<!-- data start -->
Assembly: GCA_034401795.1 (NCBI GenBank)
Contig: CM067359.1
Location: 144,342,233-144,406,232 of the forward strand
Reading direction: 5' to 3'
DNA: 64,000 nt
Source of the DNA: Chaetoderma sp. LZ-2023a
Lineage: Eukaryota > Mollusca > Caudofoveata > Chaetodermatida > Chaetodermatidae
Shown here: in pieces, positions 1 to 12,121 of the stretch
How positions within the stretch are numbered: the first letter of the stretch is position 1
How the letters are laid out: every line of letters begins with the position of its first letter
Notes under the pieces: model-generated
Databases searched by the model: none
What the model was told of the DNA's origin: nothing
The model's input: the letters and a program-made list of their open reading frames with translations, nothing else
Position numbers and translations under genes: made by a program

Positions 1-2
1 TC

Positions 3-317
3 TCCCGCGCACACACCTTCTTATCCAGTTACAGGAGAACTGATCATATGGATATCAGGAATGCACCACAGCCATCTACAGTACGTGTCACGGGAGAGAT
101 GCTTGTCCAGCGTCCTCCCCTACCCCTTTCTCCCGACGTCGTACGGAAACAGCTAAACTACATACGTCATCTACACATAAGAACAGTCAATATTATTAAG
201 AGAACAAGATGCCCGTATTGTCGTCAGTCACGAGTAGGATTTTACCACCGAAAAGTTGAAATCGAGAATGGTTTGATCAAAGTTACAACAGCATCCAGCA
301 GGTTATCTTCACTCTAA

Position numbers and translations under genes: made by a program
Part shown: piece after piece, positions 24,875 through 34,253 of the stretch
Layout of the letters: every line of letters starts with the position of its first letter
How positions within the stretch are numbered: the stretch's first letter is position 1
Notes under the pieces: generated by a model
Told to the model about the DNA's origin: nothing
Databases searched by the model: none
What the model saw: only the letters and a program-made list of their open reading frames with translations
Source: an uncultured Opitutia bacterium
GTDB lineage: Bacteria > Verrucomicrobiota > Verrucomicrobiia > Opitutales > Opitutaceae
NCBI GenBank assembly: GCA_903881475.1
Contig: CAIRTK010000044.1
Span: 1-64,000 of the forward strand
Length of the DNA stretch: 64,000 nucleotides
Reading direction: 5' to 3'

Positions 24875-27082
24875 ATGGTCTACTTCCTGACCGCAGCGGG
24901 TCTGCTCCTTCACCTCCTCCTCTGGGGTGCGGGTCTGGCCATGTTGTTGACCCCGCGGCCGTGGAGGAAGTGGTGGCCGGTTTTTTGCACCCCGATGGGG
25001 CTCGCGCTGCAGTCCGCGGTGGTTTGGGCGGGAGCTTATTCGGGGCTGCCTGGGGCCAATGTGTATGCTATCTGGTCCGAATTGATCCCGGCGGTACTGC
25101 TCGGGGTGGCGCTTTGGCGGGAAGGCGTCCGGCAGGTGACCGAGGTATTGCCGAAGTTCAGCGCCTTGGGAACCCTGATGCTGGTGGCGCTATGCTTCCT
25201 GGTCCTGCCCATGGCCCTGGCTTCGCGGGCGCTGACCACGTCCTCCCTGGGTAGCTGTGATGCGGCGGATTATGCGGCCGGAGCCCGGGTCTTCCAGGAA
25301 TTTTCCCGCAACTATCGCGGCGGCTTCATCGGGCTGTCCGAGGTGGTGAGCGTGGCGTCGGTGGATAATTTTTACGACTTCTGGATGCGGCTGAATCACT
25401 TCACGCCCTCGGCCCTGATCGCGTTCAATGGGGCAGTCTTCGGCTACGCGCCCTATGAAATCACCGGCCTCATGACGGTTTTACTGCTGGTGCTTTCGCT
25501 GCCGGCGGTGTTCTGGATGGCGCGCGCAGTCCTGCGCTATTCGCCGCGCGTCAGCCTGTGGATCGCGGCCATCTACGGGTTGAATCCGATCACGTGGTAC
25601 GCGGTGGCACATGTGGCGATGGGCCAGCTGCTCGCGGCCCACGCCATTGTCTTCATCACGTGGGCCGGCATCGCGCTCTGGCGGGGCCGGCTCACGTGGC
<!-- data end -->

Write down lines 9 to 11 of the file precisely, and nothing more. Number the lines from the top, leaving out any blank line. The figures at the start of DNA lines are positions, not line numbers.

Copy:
How positions within the stretch are numbered: the first letter of the stretch is position 1
How the letters are laid out: every line of letters begins with the position of its first letter
Notes under the pieces: model-generated